The Mask of Zorro

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In the middle of a particularly stale summer movie season, The Mask of Zorro arrives like a blast of fresh air, a welcome reminder that Hollywood can still produce a mainstream entertainment that invigorates instead of suffocates. And this action hero doesn't even need a gun.

The character Zorro, who first appeared in Johnston McCulley's 1919 novel, was ready-made for the movies. First embodied by Douglas Fairbanks Sr. in The Mark of Zorro (1920), he's been swashbuckling his way across screens ever since. The latest incarnation, directed with verve and gusto by Martin Campbell (GoldenEye), envisions Zorro as a cross between Robin Hood and Superman --while very much human, he often seems able to take flight.

There are actually two Zorros in this version: don Diego De La Vega (Anthony Hopkins), an aristocrat, and Alejandro Murrieta (Antonio Banderas), a thief. How they come together and pass the legacy from one generation to the next --and their reasons for donning the mask and persona of Zorro --drives the story. Although they are quite different in their backgrounds and temperaments, both are driven by similar motivations: political justice and personal revenge.

When The Mask of Zorro opens, in 1821, the Spanish --once a colonial power --are weakened and ready to relinquish the territory of California to Mexico. In one of his last acts, the Spanish Governor don Rafael Montero (Stuart Wilson) has arranged for public executions, in large part to flush out Zorro, who makes a triumphant appearance. But Montero has discovered that Zorro is actually don Diego and ruthlessly, methodically strips him of everything and everyone he loves.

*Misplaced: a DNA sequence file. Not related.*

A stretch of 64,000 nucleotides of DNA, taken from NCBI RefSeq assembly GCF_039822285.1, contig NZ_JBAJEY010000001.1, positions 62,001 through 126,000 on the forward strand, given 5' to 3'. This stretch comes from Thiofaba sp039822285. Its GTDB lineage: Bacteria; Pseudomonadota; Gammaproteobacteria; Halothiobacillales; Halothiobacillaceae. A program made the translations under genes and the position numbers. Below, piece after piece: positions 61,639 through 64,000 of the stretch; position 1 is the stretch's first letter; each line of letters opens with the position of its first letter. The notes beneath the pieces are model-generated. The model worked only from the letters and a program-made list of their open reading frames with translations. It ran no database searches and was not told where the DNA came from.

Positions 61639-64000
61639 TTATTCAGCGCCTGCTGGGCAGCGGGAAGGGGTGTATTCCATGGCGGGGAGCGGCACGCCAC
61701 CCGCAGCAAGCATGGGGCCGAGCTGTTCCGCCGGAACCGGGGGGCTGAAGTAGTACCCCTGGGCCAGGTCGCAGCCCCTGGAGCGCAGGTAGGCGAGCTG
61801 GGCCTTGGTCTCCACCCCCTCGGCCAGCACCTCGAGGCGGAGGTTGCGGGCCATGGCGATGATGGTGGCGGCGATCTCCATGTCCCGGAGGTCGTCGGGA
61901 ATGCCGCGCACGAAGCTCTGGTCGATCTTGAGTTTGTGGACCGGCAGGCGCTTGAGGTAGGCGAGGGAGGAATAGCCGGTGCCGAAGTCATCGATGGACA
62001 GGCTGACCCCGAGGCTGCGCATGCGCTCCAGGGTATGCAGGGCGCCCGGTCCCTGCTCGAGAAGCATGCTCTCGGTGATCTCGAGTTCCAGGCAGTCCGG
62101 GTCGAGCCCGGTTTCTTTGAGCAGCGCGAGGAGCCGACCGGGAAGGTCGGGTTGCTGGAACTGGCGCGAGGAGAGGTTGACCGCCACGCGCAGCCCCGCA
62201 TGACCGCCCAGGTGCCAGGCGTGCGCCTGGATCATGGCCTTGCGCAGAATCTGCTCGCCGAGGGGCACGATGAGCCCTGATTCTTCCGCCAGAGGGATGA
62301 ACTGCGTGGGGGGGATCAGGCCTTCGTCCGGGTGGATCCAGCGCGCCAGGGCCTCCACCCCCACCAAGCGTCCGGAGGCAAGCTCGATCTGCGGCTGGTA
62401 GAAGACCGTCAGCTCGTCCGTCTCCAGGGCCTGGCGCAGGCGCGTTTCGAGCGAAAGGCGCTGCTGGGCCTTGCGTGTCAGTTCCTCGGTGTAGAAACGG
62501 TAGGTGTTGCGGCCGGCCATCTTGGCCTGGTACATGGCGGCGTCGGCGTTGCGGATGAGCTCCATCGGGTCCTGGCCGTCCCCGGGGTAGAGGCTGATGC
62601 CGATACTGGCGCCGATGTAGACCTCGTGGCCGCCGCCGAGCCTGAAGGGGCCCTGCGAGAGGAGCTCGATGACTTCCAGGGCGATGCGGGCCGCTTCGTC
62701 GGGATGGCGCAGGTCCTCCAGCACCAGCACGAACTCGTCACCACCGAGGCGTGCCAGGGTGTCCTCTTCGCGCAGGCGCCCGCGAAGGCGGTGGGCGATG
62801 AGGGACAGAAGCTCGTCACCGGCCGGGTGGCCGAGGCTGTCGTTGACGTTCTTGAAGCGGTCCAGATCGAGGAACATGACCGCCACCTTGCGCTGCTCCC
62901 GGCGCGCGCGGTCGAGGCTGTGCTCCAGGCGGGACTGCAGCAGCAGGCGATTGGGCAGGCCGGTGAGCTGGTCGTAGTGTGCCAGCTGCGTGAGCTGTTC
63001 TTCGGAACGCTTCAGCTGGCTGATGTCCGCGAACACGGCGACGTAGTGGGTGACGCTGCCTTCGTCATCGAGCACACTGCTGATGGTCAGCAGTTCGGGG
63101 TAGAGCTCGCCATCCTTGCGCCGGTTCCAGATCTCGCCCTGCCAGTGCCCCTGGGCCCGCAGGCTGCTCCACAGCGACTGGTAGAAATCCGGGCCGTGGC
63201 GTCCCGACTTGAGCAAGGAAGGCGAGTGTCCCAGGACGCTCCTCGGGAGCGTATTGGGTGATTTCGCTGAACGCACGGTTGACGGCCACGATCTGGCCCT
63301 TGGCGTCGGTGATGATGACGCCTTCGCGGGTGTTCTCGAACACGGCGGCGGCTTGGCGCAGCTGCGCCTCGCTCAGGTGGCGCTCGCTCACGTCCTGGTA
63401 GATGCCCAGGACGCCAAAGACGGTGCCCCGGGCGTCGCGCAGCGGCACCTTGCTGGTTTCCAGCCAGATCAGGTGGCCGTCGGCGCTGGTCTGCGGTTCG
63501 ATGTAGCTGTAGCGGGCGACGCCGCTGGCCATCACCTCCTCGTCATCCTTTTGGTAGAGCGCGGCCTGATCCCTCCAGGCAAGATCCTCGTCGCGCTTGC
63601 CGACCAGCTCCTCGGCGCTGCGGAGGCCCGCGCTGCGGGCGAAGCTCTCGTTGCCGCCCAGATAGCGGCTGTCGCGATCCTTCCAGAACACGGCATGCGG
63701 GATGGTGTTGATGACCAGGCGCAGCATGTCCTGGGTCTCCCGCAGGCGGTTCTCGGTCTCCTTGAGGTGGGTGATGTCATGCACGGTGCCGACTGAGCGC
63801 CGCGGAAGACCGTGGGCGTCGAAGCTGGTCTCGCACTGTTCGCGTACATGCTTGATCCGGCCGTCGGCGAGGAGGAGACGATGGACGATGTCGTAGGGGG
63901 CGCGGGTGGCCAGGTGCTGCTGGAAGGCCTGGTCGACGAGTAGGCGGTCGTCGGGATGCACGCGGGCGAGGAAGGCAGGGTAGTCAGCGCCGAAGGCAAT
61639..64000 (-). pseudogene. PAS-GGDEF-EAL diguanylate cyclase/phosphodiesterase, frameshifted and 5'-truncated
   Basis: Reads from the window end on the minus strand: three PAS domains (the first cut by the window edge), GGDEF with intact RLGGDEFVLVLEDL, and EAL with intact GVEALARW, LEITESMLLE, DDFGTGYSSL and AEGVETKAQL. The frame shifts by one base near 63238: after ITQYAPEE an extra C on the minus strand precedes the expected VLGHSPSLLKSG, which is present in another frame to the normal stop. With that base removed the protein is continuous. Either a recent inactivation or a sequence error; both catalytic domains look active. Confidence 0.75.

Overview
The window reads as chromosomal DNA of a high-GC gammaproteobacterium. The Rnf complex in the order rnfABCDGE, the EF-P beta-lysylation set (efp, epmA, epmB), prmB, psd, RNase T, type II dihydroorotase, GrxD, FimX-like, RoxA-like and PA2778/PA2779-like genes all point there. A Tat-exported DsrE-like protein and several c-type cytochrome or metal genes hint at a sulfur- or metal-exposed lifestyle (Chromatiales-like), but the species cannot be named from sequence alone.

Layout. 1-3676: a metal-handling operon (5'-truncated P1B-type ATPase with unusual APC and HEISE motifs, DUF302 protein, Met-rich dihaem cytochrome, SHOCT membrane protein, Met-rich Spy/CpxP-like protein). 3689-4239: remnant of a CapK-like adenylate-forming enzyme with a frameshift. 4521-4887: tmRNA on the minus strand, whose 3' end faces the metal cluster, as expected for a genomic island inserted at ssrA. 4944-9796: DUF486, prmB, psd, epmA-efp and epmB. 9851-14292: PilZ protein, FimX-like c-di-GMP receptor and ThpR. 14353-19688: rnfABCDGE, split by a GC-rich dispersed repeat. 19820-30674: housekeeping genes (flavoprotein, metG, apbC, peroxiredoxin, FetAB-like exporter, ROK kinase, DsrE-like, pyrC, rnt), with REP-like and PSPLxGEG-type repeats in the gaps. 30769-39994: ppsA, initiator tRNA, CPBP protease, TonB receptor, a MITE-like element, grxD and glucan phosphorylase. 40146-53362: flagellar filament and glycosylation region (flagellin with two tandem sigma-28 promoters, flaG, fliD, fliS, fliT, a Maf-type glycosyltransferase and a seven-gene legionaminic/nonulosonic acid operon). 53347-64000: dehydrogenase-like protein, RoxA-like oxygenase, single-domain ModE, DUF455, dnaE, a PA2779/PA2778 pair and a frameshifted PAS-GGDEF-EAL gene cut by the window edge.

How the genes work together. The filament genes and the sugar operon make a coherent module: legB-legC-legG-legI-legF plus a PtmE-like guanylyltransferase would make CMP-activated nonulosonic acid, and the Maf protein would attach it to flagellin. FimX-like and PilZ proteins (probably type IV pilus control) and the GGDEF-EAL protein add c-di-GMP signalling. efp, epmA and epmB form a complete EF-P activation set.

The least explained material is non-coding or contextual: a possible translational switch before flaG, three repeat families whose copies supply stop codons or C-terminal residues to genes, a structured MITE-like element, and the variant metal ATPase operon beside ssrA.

Twenty years later, don Rafael returns from Spain with his feisty, independent daughter, Elena (Catherine Zeta-Jones), and a nefarious plan for establishing an independent California. In true movie fashion where lives conveniently intersect, don Diego encounters Alejandro --who has his own bitter agenda with Montero's right-hand man, Captain Love (Matt Letscher) --and begins training him to be the new Zorro.

The Mask of Zorro is unabashedly old-fashioned, full of heroic heroes, villainous villains, exciting fight scenes and a central romance whose heat doesn't need an explicit love scene to be palpable --a phenomenal swordplay-foreplay scene works even better. Mask also has the wit and sense of fun that's been missing since Richard Lester's terrific, boisterous 1970s musketeer films.

In addition to exceedingly well-staged and downright thrilling action sequences and pitch-perfect performances from Antonio Banderas, Anthony Hopkins and Catherine Zeta-Jones, The Mask of Zorro succeeds because the filmmakers remember that Zorro isn't just a man skillfully wielding a sword, but a righteous warrior whose arsenal happens to be well-stocked with ingenuity and panache.

Serena Donadoni writes about film for the Metro Times. E-mail her at letters@metrotimes.com.

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